HP, Oracle ready for court face-off in Itanium dispute

HP and Oracle finally see their day in court as the 'married couple' squabble over the custody of their Itanium child. Judge first, then jury after.
Written by Zack Whittaker, Contributor

After months of pretrial spats, document release smear attempts, and attempts to see the case dismissed, Oracle and HP will kick off their dispute over Intel's Itanium chip in court on Monday.

The case has already been likened to a divorce case by the very judge presiding over the first phase of the case, with two companies fighting over the custody of Intel's heavy-duty chip.


HP brought a case against Oracle after the database maker decided to end support for HP's Itanium-based servers. HP claims it was a breach of contract after the server and PC maker agreed support for Itanium as part of a prior agreement and sued. Naturally, Oracle countersued claiming false advertising and failing to disclose the terms of HP's contract with Intel.

Though Intel is not directly involved, it's likely the company's chief executive Paul Otellini could testify.

Since then, the two companies have resumed their public bickering with Oracle first off the mark to release unredacted documents seen only during litigation, with HP firing back on all cylinders.

Oracle asked its customers to "make your own decision" while HP released a cache of documents claiming senior Oracle executives thought Sun hardware, which was acquired by Oracle, was a "pig in lipstick" among other things.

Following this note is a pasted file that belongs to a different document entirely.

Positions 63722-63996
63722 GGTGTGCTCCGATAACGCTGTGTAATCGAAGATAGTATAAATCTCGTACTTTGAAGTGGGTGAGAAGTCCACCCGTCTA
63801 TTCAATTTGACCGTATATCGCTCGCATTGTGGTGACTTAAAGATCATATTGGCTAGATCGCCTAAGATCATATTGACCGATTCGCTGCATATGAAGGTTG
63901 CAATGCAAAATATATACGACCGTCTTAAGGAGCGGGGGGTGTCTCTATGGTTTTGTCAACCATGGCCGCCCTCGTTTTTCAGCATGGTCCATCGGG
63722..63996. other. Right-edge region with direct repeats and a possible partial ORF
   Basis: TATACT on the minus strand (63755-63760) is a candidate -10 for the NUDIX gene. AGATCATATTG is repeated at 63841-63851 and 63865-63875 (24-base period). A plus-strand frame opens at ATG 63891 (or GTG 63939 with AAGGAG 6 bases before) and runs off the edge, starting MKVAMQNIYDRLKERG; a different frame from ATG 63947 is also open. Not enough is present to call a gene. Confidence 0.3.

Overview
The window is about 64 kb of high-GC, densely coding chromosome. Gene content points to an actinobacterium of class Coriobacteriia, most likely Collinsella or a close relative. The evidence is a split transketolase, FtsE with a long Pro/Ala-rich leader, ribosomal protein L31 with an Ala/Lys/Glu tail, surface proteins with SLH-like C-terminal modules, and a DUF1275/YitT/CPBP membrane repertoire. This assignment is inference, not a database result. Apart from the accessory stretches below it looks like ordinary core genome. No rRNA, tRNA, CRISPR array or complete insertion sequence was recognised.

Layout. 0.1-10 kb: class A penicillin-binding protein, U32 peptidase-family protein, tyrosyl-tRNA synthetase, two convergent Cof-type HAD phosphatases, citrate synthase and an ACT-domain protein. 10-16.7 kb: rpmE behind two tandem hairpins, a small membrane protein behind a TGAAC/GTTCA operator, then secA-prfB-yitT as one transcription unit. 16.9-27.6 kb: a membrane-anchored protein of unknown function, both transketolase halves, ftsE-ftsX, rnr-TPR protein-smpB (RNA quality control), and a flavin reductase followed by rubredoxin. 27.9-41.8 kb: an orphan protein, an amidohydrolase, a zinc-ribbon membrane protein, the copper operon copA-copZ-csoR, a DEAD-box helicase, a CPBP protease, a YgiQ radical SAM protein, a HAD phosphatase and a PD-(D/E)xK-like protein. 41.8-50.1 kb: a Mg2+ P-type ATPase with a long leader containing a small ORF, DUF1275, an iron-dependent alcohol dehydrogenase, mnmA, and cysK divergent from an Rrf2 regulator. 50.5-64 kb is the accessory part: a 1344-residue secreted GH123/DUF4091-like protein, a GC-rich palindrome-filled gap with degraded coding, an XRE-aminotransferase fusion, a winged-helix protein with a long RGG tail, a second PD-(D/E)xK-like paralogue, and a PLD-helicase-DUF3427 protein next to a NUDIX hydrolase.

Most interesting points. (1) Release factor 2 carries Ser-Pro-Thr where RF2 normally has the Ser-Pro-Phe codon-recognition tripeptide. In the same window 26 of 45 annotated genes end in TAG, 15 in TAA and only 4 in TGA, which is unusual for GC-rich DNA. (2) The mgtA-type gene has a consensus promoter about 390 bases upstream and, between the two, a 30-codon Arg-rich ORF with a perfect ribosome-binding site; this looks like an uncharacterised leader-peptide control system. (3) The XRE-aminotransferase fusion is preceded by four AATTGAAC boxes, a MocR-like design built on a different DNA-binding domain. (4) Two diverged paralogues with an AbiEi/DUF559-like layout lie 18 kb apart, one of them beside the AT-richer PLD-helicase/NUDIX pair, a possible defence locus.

Oracle has moved from one courtroom to another after it lost its case against Google just over a week ago.

Though, if Oracle's opening statement is anything like its against Google, we can expect a detailed 90-slide desk of nutshelled evidence. At least the PowerPoint deck included pretty graphics and simplified terminology. A fair B+ for effort, and a well-deserved A- for keeping the jury entertained.

A jury will not be present during the HP and Oracle ding-dong; instead a judge will decide during the first phase whether a contract exists between HP and Oracle and its terms. If the judge falls in HP's favour, a jury will decide whether Oracle broke that contract.


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